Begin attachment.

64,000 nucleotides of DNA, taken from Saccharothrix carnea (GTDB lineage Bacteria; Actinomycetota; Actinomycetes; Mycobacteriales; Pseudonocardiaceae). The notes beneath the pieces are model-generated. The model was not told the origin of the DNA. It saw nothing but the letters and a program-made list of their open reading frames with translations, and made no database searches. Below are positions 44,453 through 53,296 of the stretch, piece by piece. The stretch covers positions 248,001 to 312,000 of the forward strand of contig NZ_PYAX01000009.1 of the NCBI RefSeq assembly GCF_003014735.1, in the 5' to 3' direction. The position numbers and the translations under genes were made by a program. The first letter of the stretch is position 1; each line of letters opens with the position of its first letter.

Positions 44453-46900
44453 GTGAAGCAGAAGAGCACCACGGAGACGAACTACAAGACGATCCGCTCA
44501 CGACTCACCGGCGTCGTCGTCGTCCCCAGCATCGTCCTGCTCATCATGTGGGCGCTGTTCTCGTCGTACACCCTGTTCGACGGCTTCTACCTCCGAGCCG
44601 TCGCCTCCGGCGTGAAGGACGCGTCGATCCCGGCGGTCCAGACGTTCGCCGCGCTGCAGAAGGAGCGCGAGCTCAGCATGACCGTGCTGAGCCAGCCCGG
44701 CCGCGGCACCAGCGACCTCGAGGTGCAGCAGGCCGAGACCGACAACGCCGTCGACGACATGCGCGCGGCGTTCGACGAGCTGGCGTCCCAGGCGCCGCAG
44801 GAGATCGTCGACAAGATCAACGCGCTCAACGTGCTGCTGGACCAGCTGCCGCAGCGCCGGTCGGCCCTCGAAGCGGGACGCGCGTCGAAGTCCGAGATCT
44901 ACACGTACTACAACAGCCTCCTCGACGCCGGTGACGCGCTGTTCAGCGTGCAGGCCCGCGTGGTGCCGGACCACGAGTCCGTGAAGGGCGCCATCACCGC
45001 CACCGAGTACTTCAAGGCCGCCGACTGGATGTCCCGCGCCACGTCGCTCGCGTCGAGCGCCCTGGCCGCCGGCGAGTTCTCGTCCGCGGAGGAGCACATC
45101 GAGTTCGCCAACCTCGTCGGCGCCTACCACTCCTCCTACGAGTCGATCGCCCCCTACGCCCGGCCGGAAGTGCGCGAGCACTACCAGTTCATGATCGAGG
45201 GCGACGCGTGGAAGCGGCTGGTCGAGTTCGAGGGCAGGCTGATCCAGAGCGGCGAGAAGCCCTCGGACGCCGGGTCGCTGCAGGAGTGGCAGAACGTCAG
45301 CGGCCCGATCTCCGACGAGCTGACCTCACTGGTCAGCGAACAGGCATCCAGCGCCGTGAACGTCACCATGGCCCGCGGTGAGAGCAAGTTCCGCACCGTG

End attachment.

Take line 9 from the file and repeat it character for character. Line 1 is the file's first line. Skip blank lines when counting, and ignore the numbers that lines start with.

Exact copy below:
45001 CACCGAGTACTTCAAGGCCGCCGACTGGATGTCCCGCGCCACGTCGCTCGCGTCGAGCGCCCTGGCCGCCGGCGAGTTCTCGTCCGCGGAGGAGCACATC